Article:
Which Issues Can DataOps Solve?

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DataOps is a viable approach that combines data engineering into operations processes. It aims to promote data management practices and procedures that improve the speed and accuracy of analytics. This includes automation, data access, integration, quality control, and model deployment and management.

DataOps attempts to cultivate and foster collaboration among data scientists, engineers, and technologists so, every team is working in sync to leverage data appropriately in less time and according to a survey in 2018, 73% of companies have invested in DataOps in the previous year.

DataOps Manifesto and Principles
The fundamental principles of DataOps are simple. The discipline is formed by the agile methodology, and strive to integrate continuous and real-time data analytics into the DevOps process. Practically, it means incorporating DevOps and data management staff into a collaborative team.

DataOps teams value analytics that works; they determine the performance of data analytics by the insights they deliver. The team accepts changes and attempts to understand the continually evolving needs of the customers. The DataOps manifesto is mainly based on:

  • Analytics working over detailed documentation
  • Client collaboration over contract negotiation
  • Cross-functional ownership of operations over siloes tasks
  • Experimentation and feedback over extensive designs
  • Individuals and interactions over processes and tools

The Issues Solved by DataOps
DataOps has proved itself in solving some serious issues which were neglected in the past, these are:

Bug Fixing - Besides improving the agility of development processes, DataOps has the power to boost the incident management process. Fixing bugs and defects in products are likely to include input from both data and development experts, and it is also an essential business function. With better communication and collaboration among two staff groups, the time to respond to bugs and defects reduce dramatically.

Efficiency - In the DevOps model, every team compiles reports of their work, and it is then passed between multiple, hierarchical, and vertically-organized structures. However, in DataOps, the data staff and development staff work together with each other, and thus, the flow of information is horizontal. Instead of comparing information at monthly meetings, the exchange happens regularly which significantly improves the efficiency of the organization.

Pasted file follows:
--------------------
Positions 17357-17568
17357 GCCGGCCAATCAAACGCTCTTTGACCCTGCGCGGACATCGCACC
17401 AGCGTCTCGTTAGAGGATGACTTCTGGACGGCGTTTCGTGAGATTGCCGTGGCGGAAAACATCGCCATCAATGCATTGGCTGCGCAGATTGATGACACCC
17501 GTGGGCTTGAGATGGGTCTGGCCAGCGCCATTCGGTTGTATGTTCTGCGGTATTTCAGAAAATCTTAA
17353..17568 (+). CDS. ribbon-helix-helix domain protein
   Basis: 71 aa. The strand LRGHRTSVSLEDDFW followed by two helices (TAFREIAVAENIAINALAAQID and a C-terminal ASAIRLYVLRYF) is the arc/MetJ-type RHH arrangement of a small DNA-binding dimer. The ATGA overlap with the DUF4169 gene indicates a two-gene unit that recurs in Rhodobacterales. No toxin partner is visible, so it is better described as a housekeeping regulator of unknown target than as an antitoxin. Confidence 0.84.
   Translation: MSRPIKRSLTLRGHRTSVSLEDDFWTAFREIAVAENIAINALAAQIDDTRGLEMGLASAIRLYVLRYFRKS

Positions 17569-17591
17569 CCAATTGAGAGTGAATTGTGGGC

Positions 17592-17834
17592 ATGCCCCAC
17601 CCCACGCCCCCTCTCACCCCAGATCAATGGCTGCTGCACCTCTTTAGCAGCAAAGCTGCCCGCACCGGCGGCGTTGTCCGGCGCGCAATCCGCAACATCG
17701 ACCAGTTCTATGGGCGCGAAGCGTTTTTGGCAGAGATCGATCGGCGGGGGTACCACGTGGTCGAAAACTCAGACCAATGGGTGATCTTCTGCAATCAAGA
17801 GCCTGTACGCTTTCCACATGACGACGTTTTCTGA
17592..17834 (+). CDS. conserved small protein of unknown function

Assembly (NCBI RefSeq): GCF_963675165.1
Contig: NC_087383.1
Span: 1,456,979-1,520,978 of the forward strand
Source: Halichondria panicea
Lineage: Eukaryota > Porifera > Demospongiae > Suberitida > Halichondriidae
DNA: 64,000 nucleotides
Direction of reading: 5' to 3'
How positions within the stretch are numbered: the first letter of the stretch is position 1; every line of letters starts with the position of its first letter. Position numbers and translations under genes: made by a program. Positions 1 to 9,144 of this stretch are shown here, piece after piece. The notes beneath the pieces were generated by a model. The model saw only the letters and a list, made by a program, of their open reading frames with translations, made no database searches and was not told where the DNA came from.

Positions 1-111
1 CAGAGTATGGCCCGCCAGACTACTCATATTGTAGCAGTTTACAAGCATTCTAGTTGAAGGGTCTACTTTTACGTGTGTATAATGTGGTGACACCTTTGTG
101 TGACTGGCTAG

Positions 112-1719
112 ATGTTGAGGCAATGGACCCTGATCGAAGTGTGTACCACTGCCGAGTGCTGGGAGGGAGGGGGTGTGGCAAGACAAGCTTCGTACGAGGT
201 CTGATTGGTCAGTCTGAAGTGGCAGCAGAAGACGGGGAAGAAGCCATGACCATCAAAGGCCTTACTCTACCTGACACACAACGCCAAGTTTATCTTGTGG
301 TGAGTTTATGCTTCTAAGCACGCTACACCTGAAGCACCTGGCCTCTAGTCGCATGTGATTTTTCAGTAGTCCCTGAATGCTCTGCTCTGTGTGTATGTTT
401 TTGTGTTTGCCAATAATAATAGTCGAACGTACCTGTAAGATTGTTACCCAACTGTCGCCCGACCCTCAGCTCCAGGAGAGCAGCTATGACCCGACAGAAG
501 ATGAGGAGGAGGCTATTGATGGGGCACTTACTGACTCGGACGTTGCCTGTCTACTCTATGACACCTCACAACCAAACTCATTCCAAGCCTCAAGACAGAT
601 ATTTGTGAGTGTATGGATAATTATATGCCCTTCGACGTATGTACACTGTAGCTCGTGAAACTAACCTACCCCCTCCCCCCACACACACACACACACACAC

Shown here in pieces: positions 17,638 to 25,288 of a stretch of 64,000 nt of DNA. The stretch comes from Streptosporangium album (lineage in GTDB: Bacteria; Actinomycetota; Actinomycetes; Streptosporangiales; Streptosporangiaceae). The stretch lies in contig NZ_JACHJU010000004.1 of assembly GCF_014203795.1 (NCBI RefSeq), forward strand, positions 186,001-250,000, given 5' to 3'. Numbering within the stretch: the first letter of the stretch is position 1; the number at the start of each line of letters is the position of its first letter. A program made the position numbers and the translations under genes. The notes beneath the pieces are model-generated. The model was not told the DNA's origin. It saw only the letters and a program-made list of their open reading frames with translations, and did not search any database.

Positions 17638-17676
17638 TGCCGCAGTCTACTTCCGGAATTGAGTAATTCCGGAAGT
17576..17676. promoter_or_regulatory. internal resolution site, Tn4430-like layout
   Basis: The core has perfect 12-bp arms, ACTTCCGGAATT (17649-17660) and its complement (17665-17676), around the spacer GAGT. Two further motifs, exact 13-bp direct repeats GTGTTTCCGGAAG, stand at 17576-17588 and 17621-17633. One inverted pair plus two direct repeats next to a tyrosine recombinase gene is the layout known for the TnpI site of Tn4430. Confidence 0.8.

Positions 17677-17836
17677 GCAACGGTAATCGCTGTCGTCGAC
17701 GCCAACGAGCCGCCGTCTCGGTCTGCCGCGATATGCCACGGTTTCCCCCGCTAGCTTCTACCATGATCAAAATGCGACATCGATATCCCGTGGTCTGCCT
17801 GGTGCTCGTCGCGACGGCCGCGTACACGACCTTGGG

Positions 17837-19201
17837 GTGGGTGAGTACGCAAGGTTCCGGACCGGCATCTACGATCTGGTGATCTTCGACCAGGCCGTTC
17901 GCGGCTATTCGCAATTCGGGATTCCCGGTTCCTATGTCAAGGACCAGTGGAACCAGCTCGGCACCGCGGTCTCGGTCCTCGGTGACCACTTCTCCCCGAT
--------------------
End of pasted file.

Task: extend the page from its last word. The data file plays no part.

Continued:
Goal Setting - DataOps provide both development and management teams with real-time data on the performance of their data systems. Such data is not useful for monitoring success against any business goal. However, if adequately adaptable business processes are in the right place, the data allow managers to adjust and update the performance goals in real-time.

Limited Collaboration - Implementing DataOps workflows means increasing collaboration between data-focused teams and development-focused teams. DataOps also aims to eliminate the differences between these two business functions. It is also a fundamental process of goal-setting, as both data and development staff need to collectively develop an overview of the data gaining journey by your organization. By doing so, both can witness where the work of the other can be used to improve their work.

Slow Response - One of the most prominent challenges that organizations face today is responding to development requests, both from the users and from higher management. Overall, requests to integrate new features include the same claims being sent backward and forward between data scientists and the development team.

As the DataOps team involve both of these functions, staff can work together on new requests. It allows the development team to witness what effect the original features have on the data flow through the organization. Also, it helps the data teams to focus better on processing the actual goals of the organization.

Challenges Faced by DataOps
While approaching Big Data, more volume of data looks better than less data. However, it is a fact that more data means more dependencies and more points of failure and management. So what are the challenges that DataOps teams face?

Data Silos - DataOps need to cope with data silos that are made as different departments, and teams create data pools with individualized and narrowly optimized processes. Many groups view their operations as inviolable in which each silo is a barrier towards success for implementing better data management strategies throughout the organization.

Lack of Cloud Usage - Most technology experts have understood the benefits offered by the cloud. Yet, still, many organizations do not store their big data apps in the cloud. As a result, DataOps teams are burdened with data applications that require more storage servers and need reconfigured groups to ensure database optimization. Also, this can provide hackers an entry point to compromise valuable data.

Lack of Skills - It is a fact that data professionals of all kinds are short in the tech market. The lack of availability of the right people to manage Big Data projects means that projects don’t happen quickly or are likely to fail. Thus, putting more data at a team that doesn’t have the knowledge and resources to handle is a way to failure.

Future of DataOps
In the future, DataOps intends to significantly improve communication between two parts of a business by integrating data management and development processes functions. DataOps supports the fact that for modern business, data is the most valuable asset.

For every process undertaken by the firm, they must inform the data analytics. To achieve this, every organization should have its own data scientist with proper skills and knowledge, so the challenges left unsolved can be addressed.

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